Honestly, this is probably one of the best young adult books that I have read in a long time.  This happens to be the book that my supervisor in the Teen Department at the Reading Public Library has chosen to read for our novel club in April, so I thought I should see what it was all about.  I couldn’t put it down; I didn’t want to stop reading it until it was over and then I was sad to see it end.  Vera reminded me of me when I was her age: naive, quiet, usually responsible, but making more than her share of mistakes, and not sure what to expect in life and love.  She was thoroughly likeable, with a wonderfully sarcastic sense of humor, which gave the entire book an aura of dark humor.  The book is told mostly through Vera’s eyes, but we occasionally hear from Vera’s dad, Ken, the dead kid, Charlie, and Reading’s wonderful landmark, the Pagoda.  Overall, I highly recommend this book.  Although it can be depressing at times, the story is beautiful and real.  I gave this one five stars!

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Teen Department Book Reviews Part II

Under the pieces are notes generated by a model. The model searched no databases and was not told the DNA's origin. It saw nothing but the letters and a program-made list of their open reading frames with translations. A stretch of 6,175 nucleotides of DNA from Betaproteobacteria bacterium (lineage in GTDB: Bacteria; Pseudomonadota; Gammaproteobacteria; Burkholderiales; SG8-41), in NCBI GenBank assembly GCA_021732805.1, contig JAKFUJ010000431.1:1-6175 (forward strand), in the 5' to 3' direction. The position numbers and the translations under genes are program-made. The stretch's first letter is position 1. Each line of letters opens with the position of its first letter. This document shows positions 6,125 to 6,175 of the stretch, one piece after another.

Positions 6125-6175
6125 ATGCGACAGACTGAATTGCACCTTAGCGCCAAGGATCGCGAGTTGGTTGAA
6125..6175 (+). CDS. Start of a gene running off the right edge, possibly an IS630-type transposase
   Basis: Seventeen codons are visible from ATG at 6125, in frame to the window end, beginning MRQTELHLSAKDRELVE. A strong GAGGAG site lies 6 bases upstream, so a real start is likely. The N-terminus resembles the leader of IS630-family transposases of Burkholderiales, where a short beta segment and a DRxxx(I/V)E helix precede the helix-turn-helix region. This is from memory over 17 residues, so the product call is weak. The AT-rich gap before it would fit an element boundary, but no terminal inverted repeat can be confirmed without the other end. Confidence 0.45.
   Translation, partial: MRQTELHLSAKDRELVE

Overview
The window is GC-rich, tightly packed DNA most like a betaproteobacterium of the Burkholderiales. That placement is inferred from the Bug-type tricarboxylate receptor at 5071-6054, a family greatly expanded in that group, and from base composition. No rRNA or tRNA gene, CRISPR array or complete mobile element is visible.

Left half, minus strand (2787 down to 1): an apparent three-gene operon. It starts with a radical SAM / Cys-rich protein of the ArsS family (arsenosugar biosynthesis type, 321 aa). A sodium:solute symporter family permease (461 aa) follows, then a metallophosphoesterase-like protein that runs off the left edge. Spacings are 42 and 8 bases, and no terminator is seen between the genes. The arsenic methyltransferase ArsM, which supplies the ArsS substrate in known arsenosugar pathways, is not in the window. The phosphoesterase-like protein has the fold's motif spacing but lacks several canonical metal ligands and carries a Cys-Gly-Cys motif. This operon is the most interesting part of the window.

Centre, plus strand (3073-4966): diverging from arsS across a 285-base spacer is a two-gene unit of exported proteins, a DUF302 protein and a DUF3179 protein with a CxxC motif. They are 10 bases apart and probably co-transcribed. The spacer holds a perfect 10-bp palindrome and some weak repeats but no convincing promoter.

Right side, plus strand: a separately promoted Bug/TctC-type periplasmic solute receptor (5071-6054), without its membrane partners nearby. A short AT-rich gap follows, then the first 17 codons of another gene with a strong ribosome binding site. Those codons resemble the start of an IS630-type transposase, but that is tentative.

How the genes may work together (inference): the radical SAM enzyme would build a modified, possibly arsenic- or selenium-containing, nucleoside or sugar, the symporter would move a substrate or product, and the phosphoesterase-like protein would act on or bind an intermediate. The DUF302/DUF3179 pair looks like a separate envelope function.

Here is part two of the book reviews I wrote for my Teen Read Week book picks at the library.



The Help by Kathryn Stockett


Realistic Fiction



It is 1962 and twenty-two year old Skeeter has just graduated from Ole Miss with a degree in journalism, but her family won’t be happy until she has a ring on her finger.  Aibileen is a black maid raising her seventeenth white child.  Minny is also a maid, and she is one heck of a cook.  Unfortunately, she might also be the sassiest woman in Mississippi.  Because of this she has lost yet another job.  Seemingly very different, these three women come together for a very secret project that puts them all at risk.


This book was fantastic!  It was one of those stories that I was sorry to see end.  All of these women are very different, but find it in their hearts to come together for an extremely important project, exposing their white, female bosses for what they really are.  Skeeter is young and idealistic.  Aibileen is wise and loving.  Minny is not afraid to tell it like it is.  These three personalities both mesh and clash as they paint a picture of the South in 1962.  Excellent writing!